It’s the double-edged sword of antibiotics. We can’t live with them – and we can’t live without them.
Because just about every surgical procedure there is relies on antibiotics to prevent infection.
And alarm bells are ringing. The number of pathogens resistant to antibiotics is growing.
20 years for a cure
Faced with a new Dark Age, medics are pushing for research into more effective drugs. But proper development and testing can take 20 years.
Humanity can’t wait that long.
We need something now – a higher level of hygiene in everything we do.
But nobody says it’s easy. Even sterile measures can introduce infection to surgical procedures. Particularly post-op – less easy without the rigorous scrub-ups, sterilised instruments and dressings, or the HEPA (High-Efficiency Particulate Air) filtered airflow.
Which brings us to the Big Q.
A UV tunnel at all entrances to kill surface germs. Continuous deep clean and scrub down with effective germ-killers like formaldehyde and bleach.
Better still, with airborne hydrogen peroxide which destroys every virus and bacteria it touches.
The downside is, it’s mostly the patient who is the source of infection – an existing condition, or brought in on their person when admitted.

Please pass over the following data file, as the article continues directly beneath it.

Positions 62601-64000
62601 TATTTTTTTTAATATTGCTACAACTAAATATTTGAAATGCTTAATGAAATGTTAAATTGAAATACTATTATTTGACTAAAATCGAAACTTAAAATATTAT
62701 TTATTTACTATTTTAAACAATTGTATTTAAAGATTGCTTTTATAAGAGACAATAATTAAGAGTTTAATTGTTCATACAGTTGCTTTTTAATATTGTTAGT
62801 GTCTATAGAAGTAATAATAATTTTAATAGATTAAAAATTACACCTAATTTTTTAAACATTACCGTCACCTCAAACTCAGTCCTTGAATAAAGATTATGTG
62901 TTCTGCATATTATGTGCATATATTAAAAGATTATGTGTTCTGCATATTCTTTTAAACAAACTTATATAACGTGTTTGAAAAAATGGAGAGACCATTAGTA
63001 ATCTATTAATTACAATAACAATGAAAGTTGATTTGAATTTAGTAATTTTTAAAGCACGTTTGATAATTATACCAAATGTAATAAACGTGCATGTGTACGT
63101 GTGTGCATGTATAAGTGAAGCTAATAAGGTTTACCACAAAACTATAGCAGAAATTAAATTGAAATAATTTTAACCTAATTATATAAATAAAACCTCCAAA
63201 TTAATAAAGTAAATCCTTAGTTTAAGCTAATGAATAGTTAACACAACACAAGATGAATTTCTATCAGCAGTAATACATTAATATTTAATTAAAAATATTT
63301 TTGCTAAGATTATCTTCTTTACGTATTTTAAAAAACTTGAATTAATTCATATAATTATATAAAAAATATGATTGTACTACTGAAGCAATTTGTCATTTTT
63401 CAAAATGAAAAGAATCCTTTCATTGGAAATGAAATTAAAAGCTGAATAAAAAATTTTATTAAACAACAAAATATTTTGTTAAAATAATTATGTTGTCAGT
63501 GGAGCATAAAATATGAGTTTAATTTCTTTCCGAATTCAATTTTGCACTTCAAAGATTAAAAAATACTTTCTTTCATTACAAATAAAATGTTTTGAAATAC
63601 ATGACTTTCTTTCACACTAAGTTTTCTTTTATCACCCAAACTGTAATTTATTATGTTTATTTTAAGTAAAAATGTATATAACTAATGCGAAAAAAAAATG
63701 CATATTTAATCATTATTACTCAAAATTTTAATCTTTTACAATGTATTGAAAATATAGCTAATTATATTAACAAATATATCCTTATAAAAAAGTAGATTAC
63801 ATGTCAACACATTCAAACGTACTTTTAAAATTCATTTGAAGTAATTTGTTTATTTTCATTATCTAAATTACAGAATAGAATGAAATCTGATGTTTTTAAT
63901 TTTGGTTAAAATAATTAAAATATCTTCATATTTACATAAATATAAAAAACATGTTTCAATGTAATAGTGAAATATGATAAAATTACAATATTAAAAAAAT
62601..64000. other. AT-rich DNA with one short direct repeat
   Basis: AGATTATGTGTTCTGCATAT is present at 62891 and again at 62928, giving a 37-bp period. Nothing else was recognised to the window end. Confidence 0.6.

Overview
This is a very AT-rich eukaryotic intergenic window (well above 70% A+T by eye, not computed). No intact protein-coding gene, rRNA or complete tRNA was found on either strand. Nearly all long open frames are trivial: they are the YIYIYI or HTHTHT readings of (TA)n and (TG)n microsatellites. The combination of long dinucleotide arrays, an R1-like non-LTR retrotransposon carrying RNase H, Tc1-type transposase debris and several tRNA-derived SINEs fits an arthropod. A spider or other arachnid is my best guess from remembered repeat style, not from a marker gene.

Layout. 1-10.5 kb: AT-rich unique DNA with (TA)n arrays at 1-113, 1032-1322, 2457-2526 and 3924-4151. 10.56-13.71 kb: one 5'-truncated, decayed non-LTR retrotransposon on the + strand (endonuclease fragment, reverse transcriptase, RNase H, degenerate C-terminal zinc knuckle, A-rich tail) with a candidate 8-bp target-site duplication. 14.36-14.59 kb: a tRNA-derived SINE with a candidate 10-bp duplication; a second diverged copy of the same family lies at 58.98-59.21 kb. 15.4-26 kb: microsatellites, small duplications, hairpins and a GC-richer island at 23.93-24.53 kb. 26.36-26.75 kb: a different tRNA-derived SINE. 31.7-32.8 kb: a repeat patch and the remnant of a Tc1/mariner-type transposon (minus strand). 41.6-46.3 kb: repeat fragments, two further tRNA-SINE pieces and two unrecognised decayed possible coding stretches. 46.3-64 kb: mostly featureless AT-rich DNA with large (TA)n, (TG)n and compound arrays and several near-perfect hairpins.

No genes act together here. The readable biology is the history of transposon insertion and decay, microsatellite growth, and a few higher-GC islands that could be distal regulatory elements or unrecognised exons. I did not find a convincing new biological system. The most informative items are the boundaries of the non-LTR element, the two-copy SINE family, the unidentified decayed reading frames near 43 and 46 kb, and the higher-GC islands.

So are visitors. You yourself are a source of infection too. Strip naked and power-shower, you’re still a threat to anyone with open wounds.
So are hospital staff. Germs surround us wherever we go, it’s a fact of life.
Sterile is not enough
We can sterilise the hospital environment – the air, the beds, the equipment, the wards – but we can’t sterilise the people.
Which could mean out with the hazmat suits – for visitors and hospital staff.
Or visiting granny could get more like visiting prison.
On the phone, behind plate glass. Patients in no-go areas. No physical contact.
To keep you safe. To keep them safe.
Except being sick is not a crime. Nor is catching some nasty bug.
Of course it won’t happen. We’re not that inhuman.
Don’t take chances
Unless we get an epidemic. Like in 1918, when flu took out a third of the planet and killed 50 million people – almost the population of Britain.
Makes you think, doesn’t it?
Forget to wash your hands five years from now – and maybe you won’t come back.
Let’s be careful out there.
Originally posted on 24 July 2018 @ 4:42 am